Laboratory testing in ectopic pregnancy investigation

What’s the leading cause of maternal death in the first trimester? That would be an ectopic pregnancy, which occurs when the fertilized egg implants someplace other than the inside of the uterus. In the vast majority of ectopic pregnancies the zygote implants in the fallopian tube, an organ that, unlike the uterus, can’t expand to accommodate the growing embryo. If not diagnosed early, an ectopic pregnancy can cause the fallopian tube to rupture that can result in massive internal bleeding and death.

 Diagnosing an ectopic pregnancy is challenging. The typical symptoms of abdominal pain and vaginal bleeding are not present in all patients and can be due to reasons other than an ectopic pregnancy. Also, the risk factors of ectopic pregnancy are absent in about half of all women who have an ectopic pregnancy. Fortunately there are laboratory tests that assist in identifying an ectopic pregnancy.

 hCG testing is first used to confirm that the patient is, indeed, pregnant. Although a rapid, point-of-care urine test may be used to detect hCG, I think it is much safer to perform a serum hCG test because it can detect lower concentrations of hCG than a urine test can. If the test is negative, that is hCG is not present, then the patient isn’t pregnant at all. If hCG is detected then pregnancy is confirmed but, all by itself, a single hCG test cannot identify a normal from an ectopic pregnancy.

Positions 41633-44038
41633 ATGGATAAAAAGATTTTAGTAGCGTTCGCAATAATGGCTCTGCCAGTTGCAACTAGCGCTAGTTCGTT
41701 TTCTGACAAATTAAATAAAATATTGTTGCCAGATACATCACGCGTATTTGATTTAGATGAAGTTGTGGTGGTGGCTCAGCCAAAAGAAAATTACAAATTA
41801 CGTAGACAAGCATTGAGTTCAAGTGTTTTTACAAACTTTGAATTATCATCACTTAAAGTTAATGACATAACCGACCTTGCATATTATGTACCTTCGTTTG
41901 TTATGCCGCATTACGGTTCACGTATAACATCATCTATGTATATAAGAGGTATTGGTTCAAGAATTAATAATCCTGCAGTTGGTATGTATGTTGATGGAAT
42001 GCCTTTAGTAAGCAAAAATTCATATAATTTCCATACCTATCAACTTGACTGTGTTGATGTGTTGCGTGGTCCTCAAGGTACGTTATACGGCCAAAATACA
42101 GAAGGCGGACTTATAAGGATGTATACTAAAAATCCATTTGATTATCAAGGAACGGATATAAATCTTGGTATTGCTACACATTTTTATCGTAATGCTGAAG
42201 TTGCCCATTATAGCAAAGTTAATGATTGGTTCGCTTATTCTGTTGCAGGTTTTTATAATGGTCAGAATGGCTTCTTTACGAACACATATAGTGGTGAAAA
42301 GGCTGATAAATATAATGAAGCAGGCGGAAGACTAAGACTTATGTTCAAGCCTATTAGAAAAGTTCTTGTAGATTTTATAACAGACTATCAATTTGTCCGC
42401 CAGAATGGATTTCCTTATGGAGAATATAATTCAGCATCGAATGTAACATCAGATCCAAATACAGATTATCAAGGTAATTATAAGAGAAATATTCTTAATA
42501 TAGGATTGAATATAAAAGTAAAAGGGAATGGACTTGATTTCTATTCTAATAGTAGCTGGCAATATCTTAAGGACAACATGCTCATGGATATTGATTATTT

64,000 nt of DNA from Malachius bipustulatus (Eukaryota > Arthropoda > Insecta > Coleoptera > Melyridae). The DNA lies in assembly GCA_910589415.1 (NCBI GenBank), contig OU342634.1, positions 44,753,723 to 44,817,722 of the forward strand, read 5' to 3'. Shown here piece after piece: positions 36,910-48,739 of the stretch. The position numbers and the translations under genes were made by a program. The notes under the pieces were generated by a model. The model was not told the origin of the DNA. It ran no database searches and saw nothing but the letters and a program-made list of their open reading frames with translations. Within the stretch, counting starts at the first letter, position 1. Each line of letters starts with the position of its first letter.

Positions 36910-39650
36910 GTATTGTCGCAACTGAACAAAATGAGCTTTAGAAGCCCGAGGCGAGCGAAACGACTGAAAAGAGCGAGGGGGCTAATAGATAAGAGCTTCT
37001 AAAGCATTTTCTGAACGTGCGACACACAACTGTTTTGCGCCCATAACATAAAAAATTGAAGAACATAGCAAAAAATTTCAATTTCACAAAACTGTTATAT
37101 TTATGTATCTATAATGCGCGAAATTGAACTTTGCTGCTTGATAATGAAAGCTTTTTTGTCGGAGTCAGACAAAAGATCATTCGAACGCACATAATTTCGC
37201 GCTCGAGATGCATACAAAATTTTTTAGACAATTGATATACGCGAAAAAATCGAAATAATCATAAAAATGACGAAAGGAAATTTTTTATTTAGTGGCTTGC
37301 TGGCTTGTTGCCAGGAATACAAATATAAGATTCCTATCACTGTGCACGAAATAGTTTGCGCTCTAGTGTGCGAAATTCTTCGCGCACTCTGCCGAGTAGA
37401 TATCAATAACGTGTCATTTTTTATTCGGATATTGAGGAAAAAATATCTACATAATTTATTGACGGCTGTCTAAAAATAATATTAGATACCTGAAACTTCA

To do that, other investigations are commonly put to use:

  1. Transvaginal ultrasound. Ultrasound imaging is used to visually observe if an embryo is in the uterus or the fallopian tube but it can also be inconclusive if no embryo is observed anywhere. If the ultrasound is inconclusive then the concentration of serum hCG can be useful. That’s because an intrauterine pregnancy should always be able to be seen by ultrasound when the serum hCG concentration is greater than 1500 to 2000 IU/L. If that threshold is reached and no embryo is seen in the uterus then the patient is likely to have an ectopic pregnancy. If that threshold is not present at the initial evaluation, then serial hCG testing is considered.
  2. Serial hCG testing. Collecting more than 1 blood sample over time for hCG testing is helpful because in a normal pregnancy serum concentrations of hCG increase by 53% or more every 2 days. An increase that is less than 53% is cause for concern. That’s because an abnormal increase in indicates an abnormal pregnancy. In an ectopic pregnancy, hCG can show a normal or abnormal increase so an abnormal increase by itself it isn’t diagnostic of an ectopic pregnancy.

 These two tests are usually used together in an algorithm that looks something like this:



Ectopic algorithm


The take home message here is that, as helpful as lab tests are, the diagnosis of ectopic pregnancy cannot be accomplished by lab tests alone. All clinical data must be evaluated in order to arrive at the final diagnosis.


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